Through the Eyes of the Eurail System

CR9’s hectic relationship with European trains has come to an end as we arrived in Rome and stepped off our final train. From our first train experience to our last as seasoned pros, I observed a lot about traveling through Europe. The train system which exists has no U.S. comparison and as you travel, you get more geographical perspectives of the world around you than you would in a car or airplane.

European trains wait for no one, which we learned as a train door tried closing on us and we quite literally dove into our train as we held the doors open. I find it ironic that in countries where people are so laid back about meeting times, they somehow manage to always make their trains. In addition, the system which manages all the trains and their times must be incredibly detailed. The train system allows for practical travel which I imagine benefits businesses who avoid paying for as many plane tickets. I assume the reason the United States does not rely much on trains comes down to the availability of interstate highways and the high amount of people who own cars. I’ve noticed that larger cars, such as those advertised as perfect for family vacations — SUVs, Minivans, Suburbans, etc — are not common. Not only is this because of smaller streets and higher reliance on walking, but also because when traveling longer distances, traveling by train seems like the best option. The trains leave when you expect them to leave for the most part and you get a better view than just a two lane highway in front of you. In the U.S., I associate trains with cargo rather than passengers, but in Europe, I really enjoyed using trains to travel.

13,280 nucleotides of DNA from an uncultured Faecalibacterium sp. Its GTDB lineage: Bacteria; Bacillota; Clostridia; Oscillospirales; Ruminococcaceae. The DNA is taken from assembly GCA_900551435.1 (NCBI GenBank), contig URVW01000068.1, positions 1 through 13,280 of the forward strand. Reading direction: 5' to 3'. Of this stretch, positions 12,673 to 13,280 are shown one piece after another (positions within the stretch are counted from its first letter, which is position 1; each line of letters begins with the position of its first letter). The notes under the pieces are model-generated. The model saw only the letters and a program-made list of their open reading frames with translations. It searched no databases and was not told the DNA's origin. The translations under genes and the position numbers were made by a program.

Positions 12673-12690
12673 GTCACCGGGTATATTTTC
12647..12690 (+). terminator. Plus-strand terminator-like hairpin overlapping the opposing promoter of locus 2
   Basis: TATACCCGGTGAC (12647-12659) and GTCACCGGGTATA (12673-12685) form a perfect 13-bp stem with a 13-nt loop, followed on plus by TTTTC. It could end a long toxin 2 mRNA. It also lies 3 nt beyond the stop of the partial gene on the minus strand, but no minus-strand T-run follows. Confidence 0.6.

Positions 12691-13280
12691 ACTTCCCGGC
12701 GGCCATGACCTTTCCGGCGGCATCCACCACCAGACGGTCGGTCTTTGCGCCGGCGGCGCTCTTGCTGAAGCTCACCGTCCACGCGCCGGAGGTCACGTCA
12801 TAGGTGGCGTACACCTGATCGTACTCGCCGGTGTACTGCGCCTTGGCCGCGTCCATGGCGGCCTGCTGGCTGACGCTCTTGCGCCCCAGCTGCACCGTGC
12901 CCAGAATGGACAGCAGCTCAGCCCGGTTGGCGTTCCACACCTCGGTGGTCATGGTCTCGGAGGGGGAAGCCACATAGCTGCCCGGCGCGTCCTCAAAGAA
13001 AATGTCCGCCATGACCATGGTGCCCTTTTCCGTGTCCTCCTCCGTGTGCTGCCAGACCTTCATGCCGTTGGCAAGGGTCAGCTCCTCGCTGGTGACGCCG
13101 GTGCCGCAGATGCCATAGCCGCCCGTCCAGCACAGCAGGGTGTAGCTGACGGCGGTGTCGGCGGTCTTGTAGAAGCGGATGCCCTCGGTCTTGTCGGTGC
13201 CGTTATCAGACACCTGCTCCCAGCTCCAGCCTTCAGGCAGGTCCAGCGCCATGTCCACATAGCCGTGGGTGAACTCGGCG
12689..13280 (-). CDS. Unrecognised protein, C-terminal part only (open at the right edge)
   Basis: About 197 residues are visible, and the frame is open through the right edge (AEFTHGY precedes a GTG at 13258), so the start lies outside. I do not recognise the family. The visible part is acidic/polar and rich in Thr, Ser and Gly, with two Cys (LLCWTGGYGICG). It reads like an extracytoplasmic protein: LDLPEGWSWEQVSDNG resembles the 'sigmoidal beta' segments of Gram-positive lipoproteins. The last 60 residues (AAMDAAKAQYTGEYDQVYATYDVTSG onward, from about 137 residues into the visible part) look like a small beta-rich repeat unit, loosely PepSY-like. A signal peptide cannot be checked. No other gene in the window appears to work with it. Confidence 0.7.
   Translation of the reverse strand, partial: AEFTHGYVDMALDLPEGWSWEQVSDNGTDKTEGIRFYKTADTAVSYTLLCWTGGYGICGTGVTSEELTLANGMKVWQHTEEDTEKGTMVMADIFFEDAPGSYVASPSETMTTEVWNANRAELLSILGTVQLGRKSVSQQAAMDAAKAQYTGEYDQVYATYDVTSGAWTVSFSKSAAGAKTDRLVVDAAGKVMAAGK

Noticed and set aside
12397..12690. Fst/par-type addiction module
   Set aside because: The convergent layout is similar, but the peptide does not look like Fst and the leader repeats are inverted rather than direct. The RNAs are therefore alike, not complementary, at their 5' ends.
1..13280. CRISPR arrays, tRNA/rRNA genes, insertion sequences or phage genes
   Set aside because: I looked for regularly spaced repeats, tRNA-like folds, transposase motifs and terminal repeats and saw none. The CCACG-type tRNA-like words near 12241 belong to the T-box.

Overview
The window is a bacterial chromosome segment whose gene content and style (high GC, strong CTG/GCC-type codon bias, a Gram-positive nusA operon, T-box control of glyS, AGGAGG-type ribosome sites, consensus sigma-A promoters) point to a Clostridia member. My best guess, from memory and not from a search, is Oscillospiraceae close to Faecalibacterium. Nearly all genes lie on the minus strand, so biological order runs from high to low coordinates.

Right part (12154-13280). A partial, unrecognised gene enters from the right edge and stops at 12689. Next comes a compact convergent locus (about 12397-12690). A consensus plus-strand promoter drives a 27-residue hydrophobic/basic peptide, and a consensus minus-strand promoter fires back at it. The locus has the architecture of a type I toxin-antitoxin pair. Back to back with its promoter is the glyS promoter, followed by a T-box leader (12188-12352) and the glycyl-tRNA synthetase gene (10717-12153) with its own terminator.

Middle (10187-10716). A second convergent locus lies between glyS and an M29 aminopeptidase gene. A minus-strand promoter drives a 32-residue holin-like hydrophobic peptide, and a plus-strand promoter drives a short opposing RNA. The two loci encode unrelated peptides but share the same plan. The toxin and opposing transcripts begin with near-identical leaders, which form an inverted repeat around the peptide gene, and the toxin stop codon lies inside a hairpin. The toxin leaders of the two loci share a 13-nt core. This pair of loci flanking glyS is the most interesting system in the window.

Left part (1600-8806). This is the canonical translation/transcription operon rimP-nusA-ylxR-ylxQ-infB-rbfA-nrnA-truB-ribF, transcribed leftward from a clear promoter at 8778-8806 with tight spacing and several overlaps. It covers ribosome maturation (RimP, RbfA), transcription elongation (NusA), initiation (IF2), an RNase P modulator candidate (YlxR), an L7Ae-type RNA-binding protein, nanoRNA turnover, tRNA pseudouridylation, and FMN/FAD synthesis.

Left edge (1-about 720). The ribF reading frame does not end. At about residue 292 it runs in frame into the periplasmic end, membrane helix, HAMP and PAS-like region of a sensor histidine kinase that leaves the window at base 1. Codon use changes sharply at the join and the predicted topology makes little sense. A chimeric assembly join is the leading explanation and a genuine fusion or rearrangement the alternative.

One of the main reasons I enjoyed traveling by train was because of the views that came along with each train ride. In Germany, I watched the countryside go by and felt mesmerized by the strong hues of green grass or by the brightness of the yellow flowers. I saw life lived differently as a little girl rode her bike by her family’s farm. On our way to Switzerland, the landscape gradually changed right before my eyes from rolling green hills to snow capped mountains with pristine glacier water lakes. Even the type of livestock changed from country to country, as sheep were not seen on any of my voyages in Germany but were in Switzerland. In Italy, the green was not as bright and strong as in Germany, but I saw different types of vegetation and architecture. Small towns we passed in Italy had more Spanish styled roofs and buildings that were closer together. If we traveled by plane, we wouldn’t get to observe all the differences in landscape. Personally, regardless of the stress of making them on time, train rides added more to my experience on CR. As we arrived to our new destinations, we all eagerly stared out the window at the new scenery. I always tried to snag a window seat, so I could stare out the window at what may pass by, and I was always pleasantly surprised by a new view.